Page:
Ideally, you want to describe the setting with the majority of your focus on objects that can and will be interacted with. Any other descriptions should be used to compliment these aspects, and to help convey a clearer idea of the location, not an exact illustration; its best to allow some room for the readers imagination to contribute to the setting.
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Old 08-12-2009, 11:57 PM
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Originally Posted by Feran View Post
Thanks for the book recommendations, Pete! That will help me a lot. I don't own too much Sci-Fi but the ones I do own don't really describe atmospheres too well... or at all.
Pleasure mate. They may not be the best examples, but they were the first things that popped into my mind and certainly helpful.

Cheers,
Pete
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Old 08-14-2009, 06:42 AM
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Hi Feran!
One thing you can do is describe the sunset's effect, rather than the sunset itself. For instance, in the picture you showed, would a sunset make the sharp blades of grass cut the ground with their shadows or would it touch each tip of grass with gold but melt the bottoms into shade? Same sunset, same setting, whole different mood. Or in your city, which sounds very interesting, you could hint at the complex mix of architectures by saying what the setting sun does to different buildings. Do the long shadows of columns look like prison bars? Do the mirrored buildings flame in red and bronze?

Another thing you can do is call on other senses. We see sunsets, but we also feel the change in temperature. A cold sunset has a different feel than a warm one. A sunset that looks like a fire in the west may only mock a cold character, who knows the night ahead will be long and he'll have no fire of his own. Then there's sound: the approach of night means frogs and crickets in some places, night birds or carnivores in others.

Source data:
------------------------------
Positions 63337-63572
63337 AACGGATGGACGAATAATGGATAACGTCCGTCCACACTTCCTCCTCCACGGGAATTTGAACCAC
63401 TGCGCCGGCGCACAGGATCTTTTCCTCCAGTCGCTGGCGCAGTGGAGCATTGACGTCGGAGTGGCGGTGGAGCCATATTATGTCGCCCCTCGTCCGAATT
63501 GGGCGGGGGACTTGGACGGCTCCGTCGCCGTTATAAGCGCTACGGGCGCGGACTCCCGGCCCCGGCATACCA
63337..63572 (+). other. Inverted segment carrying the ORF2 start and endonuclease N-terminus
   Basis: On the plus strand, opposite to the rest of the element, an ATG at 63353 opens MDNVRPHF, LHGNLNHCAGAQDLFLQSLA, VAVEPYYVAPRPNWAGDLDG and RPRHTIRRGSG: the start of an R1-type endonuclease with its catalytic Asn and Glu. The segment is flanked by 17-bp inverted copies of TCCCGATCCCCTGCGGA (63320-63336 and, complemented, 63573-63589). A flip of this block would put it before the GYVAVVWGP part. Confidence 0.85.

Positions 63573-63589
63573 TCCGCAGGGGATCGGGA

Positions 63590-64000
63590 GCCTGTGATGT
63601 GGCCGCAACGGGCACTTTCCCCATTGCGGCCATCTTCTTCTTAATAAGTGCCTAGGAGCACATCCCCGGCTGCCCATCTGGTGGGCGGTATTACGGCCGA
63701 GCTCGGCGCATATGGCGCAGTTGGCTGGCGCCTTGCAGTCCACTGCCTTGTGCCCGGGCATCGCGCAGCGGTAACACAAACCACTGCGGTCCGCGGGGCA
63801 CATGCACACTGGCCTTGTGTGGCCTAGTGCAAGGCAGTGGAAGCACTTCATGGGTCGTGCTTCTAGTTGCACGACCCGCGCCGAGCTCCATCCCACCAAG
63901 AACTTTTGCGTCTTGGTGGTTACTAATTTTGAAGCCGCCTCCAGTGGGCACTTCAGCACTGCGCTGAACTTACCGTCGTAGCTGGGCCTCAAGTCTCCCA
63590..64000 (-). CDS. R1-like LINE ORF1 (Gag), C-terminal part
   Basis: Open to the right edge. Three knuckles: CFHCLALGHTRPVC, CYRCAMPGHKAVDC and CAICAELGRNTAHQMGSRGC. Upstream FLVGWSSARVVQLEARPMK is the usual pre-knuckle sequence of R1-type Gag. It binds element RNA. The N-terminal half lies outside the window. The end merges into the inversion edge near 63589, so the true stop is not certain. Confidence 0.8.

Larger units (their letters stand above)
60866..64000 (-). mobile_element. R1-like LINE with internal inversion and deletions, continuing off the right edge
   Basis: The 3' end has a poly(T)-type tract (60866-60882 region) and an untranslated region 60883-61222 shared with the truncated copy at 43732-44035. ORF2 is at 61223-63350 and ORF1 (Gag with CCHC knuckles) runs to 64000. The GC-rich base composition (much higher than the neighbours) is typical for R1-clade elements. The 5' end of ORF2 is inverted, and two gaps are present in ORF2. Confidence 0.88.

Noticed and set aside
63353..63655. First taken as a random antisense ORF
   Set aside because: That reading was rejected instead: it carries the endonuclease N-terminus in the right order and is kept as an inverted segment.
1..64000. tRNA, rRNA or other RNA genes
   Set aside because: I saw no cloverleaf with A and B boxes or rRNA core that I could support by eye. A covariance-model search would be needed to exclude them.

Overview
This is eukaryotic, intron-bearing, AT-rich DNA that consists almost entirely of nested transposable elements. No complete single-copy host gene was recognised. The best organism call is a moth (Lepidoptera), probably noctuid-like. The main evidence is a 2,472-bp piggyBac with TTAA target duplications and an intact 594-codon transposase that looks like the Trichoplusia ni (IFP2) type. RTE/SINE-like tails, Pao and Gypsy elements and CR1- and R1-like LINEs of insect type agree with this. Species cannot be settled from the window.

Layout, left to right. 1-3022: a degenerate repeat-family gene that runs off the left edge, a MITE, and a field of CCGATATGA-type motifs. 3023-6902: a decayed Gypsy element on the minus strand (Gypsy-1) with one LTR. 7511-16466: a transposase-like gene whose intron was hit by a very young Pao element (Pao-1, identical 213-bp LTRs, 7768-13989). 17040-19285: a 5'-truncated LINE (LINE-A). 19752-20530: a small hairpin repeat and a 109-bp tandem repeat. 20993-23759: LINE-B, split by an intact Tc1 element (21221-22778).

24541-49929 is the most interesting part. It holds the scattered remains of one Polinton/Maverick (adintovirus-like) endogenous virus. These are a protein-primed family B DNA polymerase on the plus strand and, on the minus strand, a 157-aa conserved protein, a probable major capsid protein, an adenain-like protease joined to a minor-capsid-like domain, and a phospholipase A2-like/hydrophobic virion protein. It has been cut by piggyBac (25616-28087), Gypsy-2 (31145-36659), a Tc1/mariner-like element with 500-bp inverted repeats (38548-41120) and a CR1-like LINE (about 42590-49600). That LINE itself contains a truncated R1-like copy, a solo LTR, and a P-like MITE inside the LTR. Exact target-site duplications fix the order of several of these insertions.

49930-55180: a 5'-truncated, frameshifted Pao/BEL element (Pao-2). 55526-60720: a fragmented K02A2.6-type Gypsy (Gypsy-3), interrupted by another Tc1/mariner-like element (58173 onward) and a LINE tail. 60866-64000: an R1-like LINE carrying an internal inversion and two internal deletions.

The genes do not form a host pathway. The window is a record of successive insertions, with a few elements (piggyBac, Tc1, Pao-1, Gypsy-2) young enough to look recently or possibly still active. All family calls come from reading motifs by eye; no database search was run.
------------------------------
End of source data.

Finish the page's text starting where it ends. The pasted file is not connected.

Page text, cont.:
And consider the feelings people bring to sunsets. In Vegas, the sun setting means people revving up in anticipation of the night. The fun's about to start. In a small town, the sun setting means time for dinner, bed, etc. Teens and adults have different emotions at a setting sun. Criminals and honest men... different anticipations for the night.

Good luck!
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Old 08-14-2009, 07:03 AM
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Hey Feran,
I wonder if you might try taking the "sight" aspect out of your sunset descriptions . . . I know whenever I'm really struck trying to define something, it's generally because I am using the senses I am most familiar with. Try using a few others?

You can't really taste a sunset, but you can smell it—especially in a city. Change in temperature as the sun dips makes the heat off the buildings smell different . . . you can hear a sunset in the shift of birdsong, human activity, evening sounds, etc . . .

—Just a thought!
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Old 08-19-2009, 10:23 AM
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To me, most scenery is better left described in passing and I try not to dwell too much on it. From time to time there might be a little bit of a long description (one that sticks out in my mind actually has to do with skyscrapers) but when it comes right down to it I don't think scenery needs that much attention.

Of course when you have a fantasy novel set in a different kind of world, it might serve a function. But if its your average, run of the mill modern city, why bog the story down describing it too much, or if its your run of the mill sunset, why describe something that inevitably happens every day.
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Old 08-27-2009, 06:09 AM
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Describing scenery is such a cliche that I avoid doing it. When I come across scenery description in a book I usually skip over it. The big exception is "Sometimes A Great Notion," which has great scenery descriptions.